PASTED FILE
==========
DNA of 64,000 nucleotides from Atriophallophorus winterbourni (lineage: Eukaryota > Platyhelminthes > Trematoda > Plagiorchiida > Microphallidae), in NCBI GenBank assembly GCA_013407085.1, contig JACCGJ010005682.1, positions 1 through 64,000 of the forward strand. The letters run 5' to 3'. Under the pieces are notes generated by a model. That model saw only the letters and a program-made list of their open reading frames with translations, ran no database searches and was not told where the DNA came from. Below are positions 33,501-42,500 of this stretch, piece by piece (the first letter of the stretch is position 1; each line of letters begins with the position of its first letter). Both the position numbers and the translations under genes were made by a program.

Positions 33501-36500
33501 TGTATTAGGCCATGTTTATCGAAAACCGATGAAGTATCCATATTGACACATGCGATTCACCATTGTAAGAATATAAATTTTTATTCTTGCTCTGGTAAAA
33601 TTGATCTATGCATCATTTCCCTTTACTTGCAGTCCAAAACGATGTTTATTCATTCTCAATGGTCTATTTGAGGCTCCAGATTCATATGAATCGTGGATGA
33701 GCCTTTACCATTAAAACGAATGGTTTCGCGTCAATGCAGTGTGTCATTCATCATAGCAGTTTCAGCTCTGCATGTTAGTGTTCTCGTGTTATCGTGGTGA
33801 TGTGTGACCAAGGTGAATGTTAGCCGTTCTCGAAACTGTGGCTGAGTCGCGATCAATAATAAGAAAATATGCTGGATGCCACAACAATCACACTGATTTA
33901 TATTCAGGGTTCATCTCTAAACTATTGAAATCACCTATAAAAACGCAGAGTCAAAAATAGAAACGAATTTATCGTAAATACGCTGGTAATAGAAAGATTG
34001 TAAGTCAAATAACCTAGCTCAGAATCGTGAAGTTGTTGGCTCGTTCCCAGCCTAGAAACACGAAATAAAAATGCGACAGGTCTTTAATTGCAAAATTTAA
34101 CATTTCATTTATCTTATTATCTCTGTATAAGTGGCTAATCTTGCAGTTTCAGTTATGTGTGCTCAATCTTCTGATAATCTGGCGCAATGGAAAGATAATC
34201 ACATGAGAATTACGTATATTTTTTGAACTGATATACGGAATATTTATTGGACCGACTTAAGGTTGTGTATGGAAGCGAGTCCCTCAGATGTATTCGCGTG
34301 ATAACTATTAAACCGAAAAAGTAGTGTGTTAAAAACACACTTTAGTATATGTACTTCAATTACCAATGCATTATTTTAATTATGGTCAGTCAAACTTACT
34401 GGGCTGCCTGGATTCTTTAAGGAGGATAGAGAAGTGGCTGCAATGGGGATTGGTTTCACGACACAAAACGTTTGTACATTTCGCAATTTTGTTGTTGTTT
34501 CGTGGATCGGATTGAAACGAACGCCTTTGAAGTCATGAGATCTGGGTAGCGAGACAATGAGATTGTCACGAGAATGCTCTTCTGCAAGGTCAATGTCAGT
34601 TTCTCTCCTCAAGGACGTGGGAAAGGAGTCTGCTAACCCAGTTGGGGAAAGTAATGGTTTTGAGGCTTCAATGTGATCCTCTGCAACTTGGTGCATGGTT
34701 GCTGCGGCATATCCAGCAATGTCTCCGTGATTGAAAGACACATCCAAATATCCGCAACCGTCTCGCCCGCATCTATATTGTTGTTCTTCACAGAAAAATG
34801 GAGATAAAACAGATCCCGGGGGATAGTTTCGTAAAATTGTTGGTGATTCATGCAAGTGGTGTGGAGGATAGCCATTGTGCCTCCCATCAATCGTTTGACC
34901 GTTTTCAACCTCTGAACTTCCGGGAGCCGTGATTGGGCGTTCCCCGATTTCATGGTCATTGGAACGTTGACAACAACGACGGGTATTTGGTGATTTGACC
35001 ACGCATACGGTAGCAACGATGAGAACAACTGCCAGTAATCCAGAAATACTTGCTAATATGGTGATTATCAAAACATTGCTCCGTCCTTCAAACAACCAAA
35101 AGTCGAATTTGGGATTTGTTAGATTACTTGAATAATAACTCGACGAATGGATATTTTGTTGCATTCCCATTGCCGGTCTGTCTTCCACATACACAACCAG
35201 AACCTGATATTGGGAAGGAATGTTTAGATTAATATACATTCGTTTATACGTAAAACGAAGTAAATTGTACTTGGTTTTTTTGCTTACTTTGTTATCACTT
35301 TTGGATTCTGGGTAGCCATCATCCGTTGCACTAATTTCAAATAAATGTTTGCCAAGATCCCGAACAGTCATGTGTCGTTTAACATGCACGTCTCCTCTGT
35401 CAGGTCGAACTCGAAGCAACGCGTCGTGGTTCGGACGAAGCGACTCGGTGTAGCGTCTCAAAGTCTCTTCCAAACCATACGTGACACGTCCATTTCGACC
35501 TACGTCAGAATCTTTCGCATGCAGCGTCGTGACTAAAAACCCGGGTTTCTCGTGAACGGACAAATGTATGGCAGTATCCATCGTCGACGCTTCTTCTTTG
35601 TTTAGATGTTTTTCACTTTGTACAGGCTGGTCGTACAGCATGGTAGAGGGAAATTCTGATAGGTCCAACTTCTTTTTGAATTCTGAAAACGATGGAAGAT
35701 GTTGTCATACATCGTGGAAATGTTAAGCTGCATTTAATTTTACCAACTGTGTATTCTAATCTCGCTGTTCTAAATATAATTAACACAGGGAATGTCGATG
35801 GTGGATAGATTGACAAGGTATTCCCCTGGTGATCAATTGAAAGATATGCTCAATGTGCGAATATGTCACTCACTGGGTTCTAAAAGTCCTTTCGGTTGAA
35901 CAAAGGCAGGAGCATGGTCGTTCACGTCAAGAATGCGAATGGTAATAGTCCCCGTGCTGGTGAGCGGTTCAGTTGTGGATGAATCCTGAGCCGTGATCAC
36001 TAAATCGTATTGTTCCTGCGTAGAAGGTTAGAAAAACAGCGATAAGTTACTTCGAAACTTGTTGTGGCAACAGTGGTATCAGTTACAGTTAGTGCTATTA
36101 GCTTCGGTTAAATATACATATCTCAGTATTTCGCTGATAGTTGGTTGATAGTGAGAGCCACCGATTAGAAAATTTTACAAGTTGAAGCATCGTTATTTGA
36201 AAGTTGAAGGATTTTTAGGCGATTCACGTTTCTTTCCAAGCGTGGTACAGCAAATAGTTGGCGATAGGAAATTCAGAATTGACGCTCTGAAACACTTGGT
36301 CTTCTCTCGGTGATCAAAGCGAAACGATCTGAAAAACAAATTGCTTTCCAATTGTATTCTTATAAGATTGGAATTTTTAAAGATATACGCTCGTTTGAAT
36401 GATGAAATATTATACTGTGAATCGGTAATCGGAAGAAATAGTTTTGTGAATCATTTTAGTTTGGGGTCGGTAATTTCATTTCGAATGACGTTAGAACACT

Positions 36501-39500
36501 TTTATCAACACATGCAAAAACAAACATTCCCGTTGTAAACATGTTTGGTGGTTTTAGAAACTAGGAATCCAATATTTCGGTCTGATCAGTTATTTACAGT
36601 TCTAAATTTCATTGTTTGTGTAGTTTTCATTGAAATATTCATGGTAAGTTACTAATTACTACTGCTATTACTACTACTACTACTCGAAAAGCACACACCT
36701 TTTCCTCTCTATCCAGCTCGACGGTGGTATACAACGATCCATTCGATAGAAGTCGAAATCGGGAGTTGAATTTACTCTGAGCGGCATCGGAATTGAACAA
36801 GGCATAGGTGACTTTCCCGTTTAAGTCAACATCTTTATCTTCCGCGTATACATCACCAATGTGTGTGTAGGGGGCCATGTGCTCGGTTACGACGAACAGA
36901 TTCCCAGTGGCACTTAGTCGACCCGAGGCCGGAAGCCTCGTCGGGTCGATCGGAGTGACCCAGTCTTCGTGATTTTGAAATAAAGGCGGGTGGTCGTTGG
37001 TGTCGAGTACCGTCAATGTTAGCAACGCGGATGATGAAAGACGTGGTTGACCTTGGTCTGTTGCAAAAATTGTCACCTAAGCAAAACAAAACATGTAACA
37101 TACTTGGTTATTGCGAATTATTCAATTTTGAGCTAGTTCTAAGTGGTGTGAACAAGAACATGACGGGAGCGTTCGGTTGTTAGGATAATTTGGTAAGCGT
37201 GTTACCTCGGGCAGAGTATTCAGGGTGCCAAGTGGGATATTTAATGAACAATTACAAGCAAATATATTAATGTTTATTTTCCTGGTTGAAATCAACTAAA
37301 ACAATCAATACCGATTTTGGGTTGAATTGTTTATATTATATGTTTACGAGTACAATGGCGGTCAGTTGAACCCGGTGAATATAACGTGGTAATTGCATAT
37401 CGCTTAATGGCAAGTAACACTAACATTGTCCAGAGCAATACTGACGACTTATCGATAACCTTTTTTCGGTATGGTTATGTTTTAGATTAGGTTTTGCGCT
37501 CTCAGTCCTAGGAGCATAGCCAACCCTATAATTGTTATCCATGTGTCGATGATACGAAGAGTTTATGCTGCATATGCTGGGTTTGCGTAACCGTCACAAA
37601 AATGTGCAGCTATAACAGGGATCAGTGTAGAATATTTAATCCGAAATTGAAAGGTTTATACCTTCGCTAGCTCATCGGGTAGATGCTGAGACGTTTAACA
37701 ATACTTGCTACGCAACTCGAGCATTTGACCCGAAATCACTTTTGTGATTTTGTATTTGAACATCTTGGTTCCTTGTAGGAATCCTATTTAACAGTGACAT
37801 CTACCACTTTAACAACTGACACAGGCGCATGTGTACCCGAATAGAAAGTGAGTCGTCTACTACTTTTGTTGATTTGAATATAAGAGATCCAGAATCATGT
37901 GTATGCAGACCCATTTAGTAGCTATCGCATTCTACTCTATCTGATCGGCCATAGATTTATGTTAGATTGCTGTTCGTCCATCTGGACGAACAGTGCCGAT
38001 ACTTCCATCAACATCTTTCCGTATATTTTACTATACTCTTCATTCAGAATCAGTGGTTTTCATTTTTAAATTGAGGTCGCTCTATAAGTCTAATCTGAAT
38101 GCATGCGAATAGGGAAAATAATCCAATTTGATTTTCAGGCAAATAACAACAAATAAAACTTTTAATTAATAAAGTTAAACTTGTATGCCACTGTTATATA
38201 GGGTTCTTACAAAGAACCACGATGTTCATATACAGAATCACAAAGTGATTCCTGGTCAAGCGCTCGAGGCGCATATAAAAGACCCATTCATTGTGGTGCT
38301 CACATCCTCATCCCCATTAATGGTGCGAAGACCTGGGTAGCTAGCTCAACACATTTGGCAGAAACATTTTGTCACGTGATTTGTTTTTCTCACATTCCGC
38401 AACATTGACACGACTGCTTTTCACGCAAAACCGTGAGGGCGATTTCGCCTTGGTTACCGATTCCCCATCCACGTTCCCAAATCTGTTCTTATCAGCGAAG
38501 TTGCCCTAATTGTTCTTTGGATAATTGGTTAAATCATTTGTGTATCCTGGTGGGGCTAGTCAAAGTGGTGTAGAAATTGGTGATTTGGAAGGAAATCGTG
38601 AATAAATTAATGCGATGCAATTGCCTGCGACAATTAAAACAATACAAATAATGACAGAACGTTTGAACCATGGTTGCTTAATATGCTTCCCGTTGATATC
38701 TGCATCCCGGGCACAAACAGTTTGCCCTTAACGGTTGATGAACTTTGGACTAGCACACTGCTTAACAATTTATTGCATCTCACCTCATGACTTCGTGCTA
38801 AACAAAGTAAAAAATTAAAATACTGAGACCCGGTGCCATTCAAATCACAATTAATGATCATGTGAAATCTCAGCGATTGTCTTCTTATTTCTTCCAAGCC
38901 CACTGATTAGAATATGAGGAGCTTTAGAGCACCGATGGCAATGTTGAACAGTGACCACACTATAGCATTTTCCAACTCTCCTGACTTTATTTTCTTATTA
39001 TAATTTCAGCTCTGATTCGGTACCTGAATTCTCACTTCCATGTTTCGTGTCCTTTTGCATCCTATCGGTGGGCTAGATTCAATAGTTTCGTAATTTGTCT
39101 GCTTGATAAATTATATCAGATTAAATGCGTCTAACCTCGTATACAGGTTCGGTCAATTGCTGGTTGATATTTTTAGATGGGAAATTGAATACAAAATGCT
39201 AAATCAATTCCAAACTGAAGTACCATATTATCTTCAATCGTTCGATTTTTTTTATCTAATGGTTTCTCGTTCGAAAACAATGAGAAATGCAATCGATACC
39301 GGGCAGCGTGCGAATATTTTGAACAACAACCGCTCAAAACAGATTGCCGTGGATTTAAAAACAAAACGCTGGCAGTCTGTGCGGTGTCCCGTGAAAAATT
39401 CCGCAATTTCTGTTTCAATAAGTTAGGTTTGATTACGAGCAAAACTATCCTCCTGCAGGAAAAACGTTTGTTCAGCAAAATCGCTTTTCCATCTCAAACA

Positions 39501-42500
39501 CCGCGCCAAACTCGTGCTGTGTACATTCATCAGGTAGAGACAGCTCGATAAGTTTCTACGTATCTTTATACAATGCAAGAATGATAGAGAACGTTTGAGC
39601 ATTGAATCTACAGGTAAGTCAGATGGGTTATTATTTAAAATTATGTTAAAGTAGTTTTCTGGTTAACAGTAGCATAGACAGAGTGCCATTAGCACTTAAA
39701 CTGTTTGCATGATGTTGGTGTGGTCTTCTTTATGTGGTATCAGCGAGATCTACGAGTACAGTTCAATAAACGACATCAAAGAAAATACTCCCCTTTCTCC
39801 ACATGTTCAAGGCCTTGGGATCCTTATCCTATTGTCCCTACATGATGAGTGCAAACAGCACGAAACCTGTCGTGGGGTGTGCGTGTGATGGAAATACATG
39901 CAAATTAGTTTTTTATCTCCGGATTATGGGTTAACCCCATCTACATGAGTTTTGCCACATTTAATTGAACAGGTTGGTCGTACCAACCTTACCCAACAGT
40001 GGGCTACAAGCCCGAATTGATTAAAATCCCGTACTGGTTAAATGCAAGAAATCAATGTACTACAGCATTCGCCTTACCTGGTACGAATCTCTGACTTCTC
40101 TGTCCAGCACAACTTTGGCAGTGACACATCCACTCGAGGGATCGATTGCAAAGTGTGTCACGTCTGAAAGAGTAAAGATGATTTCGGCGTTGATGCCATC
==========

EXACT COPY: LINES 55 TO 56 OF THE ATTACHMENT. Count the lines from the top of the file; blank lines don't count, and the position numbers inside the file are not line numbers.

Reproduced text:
38601 AATAAATTAATGCGATGCAATTGCCTGCGACAATTAAAACAATACAAATAATGACAGAACGTTTGAACCATGGTTGCTTAATATGCTTCCCGTTGATATC
38701 TGCATCCCGGGCACAAACAGTTTGCCCTTAACGGTTGATGAACTTTGGACTAGCACACTGCTTAACAATTTATTGCATCTCACCTCATGACTTCGTGCTA